A story of adding the two together
Once upon a time I was designing a report system for work. I was able to generate reports based on what we needed to look at on a daily basis using Racket. Writing HTML from Racket is pretty easy, so I spawn some very basic web pages using an
xexpr->file function, which converts an S-expression into a nested XML doc.
Things were going good until I realized I had a common pattern in all my report programs: I was using
filter a lot. Eventually I was going to run into a performance problem since using both would result in double-iteration. Both functions are
O(n) since the default structure in Lisp is a linked list.
Then I started to wonder, was there any way to mix the two functions with little performance overhead? Or were there any better ways of doing what I wanted to do?
My first naive implementation would look like this, before I started to worry about performance overhead.
#lang racket/base (define (mapfilter m f d) (map m (filter f d)))
In my reports, I serialize a lot of CSV records into structs, and when I want to write to HTML, I use a
map function to convert from
struct to a list of elements I would need for a report. But often times I use a
filter predicate function to select a list of results from my CSV, so I
filter my structs first, then I
map my conversion after.
So here's a before and after using my
; before (map CSV->ReportItem (filter valid-item? All-Items)) ; after (mapfilter CSV->ReportItem valid-item? All-Items)
A little bit easier on the eyes and a lot less nesting. It's less clear which function does what, but I can avoid nesting too many expressions and simplify my report writing a lot with this.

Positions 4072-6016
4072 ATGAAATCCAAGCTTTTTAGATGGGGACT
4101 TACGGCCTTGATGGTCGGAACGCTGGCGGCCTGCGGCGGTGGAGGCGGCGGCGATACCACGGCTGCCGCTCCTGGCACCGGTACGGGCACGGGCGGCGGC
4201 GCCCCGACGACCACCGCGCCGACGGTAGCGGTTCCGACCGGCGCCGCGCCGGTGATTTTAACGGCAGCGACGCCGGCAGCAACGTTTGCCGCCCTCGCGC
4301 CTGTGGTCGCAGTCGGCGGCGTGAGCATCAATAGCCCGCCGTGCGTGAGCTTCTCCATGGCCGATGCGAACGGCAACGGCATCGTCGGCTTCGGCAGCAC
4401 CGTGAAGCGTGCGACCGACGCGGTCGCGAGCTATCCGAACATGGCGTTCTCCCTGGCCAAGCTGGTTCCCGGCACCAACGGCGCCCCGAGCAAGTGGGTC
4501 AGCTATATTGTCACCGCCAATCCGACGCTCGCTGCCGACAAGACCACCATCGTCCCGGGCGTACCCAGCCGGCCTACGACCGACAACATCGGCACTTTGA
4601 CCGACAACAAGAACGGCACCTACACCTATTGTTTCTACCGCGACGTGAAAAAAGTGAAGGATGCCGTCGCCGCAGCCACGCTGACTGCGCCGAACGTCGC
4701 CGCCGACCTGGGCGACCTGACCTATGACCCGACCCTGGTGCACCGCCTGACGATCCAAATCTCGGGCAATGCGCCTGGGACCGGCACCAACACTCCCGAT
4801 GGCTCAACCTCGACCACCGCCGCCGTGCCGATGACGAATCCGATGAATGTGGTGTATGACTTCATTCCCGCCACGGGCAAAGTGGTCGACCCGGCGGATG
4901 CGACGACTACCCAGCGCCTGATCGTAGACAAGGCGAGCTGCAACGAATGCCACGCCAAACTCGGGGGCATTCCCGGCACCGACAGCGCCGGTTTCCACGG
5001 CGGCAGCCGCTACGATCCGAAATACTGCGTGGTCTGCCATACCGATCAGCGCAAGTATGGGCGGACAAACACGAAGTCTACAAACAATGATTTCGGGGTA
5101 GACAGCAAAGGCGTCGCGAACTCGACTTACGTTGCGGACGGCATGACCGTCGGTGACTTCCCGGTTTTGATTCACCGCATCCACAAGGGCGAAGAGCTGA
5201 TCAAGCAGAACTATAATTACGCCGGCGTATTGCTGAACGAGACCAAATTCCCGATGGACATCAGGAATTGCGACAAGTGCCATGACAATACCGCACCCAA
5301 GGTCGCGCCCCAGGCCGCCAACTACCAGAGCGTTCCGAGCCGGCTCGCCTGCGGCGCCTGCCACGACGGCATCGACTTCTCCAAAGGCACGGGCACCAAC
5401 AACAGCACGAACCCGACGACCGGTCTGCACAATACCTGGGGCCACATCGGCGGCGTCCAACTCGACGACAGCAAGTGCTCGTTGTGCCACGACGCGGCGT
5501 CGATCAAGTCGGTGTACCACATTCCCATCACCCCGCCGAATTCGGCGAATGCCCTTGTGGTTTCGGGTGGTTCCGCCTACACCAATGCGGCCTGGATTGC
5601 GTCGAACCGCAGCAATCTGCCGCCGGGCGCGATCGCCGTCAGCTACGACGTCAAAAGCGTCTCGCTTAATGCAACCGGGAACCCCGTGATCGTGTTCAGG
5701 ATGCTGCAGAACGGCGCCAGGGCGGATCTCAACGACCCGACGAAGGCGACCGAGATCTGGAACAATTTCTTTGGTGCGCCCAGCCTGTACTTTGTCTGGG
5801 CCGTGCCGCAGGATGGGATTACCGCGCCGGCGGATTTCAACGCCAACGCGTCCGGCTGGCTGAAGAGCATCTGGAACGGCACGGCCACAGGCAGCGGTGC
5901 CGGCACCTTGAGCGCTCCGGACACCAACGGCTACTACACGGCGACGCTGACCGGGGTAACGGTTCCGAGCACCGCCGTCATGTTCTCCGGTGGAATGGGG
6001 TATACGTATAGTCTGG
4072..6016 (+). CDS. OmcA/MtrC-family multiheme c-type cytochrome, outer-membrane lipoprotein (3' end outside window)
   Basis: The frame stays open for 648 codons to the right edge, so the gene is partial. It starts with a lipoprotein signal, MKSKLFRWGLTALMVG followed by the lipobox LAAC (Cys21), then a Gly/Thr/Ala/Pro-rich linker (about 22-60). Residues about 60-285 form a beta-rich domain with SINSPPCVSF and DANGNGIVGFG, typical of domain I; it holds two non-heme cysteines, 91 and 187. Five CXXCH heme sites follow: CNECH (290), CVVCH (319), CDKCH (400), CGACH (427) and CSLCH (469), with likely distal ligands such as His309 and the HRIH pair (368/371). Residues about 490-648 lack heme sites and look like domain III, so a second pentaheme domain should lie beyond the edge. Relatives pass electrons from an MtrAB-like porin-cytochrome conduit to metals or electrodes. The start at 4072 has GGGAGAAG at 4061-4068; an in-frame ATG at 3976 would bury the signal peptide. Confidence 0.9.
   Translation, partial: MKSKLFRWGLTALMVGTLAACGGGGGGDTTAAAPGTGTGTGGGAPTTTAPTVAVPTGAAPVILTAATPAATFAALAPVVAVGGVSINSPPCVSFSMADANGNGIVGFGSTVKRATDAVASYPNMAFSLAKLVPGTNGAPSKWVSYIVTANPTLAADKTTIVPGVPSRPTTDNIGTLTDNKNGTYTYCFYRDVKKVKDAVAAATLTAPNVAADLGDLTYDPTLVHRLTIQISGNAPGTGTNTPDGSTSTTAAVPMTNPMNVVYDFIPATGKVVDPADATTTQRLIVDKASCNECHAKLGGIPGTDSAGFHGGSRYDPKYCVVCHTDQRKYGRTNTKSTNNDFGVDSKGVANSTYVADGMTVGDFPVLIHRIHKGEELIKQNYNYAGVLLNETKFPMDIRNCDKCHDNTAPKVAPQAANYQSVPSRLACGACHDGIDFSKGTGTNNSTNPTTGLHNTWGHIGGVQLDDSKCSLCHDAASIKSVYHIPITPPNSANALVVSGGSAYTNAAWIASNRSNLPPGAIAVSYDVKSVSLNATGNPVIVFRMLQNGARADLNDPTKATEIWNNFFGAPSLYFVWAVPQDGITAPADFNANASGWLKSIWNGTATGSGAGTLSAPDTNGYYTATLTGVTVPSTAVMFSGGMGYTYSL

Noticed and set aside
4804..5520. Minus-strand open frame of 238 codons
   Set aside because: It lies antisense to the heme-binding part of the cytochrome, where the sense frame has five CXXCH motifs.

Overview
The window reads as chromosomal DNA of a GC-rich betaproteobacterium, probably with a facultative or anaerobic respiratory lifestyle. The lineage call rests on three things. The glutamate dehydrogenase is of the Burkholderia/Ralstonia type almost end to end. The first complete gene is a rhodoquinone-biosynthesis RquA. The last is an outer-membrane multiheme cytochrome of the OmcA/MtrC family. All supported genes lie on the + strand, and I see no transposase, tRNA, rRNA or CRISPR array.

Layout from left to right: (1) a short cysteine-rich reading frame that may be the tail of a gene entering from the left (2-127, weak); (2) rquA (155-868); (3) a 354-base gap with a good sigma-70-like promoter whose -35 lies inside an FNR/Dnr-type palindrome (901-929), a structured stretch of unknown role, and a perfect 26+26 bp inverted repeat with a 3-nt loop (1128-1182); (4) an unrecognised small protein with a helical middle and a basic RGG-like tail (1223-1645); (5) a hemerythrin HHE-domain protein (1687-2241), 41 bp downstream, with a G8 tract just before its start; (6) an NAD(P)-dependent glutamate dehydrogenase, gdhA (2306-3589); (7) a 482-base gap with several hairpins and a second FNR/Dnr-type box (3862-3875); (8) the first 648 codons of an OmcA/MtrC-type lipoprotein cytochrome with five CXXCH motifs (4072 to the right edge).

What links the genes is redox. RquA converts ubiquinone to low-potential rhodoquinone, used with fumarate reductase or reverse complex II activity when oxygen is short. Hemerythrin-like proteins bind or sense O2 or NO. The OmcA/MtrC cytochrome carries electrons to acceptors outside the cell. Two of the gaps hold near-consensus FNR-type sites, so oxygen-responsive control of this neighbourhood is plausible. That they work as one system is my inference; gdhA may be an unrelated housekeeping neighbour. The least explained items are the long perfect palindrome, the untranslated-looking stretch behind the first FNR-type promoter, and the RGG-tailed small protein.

But after a while I started putting two and two together and realized this is where my double-iteration problem stems from. I needed a new approach.
I needed a new function that would do mapping and filtering, thus I devised a very linear recursing function which would do exactly that. It takes two different functions and the data list, same arguments as before, and would use a helper function internally to iterate over the list and collect results.
The main logic is as follows: if an element passes the predicate
filter function test, we then
map it to a new value and attach it to our results. If not, it gets skipped over entirely. Let's start putting that into code now.
; Take #2 ; mapfilter :: (a -> b) -> (a -> Bool) -> [a] -> [b] (define (mapfilter m f d) (define (inner-mf m f data acc) (if (eqv? '() data) acc (let ([cell (car data)]) (inner-mf m f (cdr data) (if (f cell) (cons (m cell) acc) acc))))) (reverse (inner-mf m f d '())))
Okay, so it looks a bit messier, but that always happens with functional programming and recursion rules. In order to take advantage of tail-call optimization, the function call must be last, so we try to squeeze some of this logic inside the function call of
racket/trace, we can see if our function passes a tail-call optimization test.
; test module (module+ test (require (only-in racket/list range)) (mapfilter add1 even? (range 5))) ; output from using `raco test -x .` and racket/trace >(mapfilter #<procedure:add1> #<procedure:even?> '(0 1 2 3 4)) <'(1 3 5) '(1 3 5)
trace shows us the stack trace of a user function, so our
mapfilter does indeed work in a single stack call and is being tail-call optimized.
At first my data set did not seem to yield any massive benefits. I tried using
time to time my Racket program, and it seemed that my dataset was not large enough to really take advantage of these new codepaths unfortunately. Maybe I'm premature optimizing.
Lastly, I had one more idea in my book, but it wouldn't be for performance and more for sanity.
We've covered what
map does and we've covered what
filter does, but there's a third category of list processing that I have not brought up: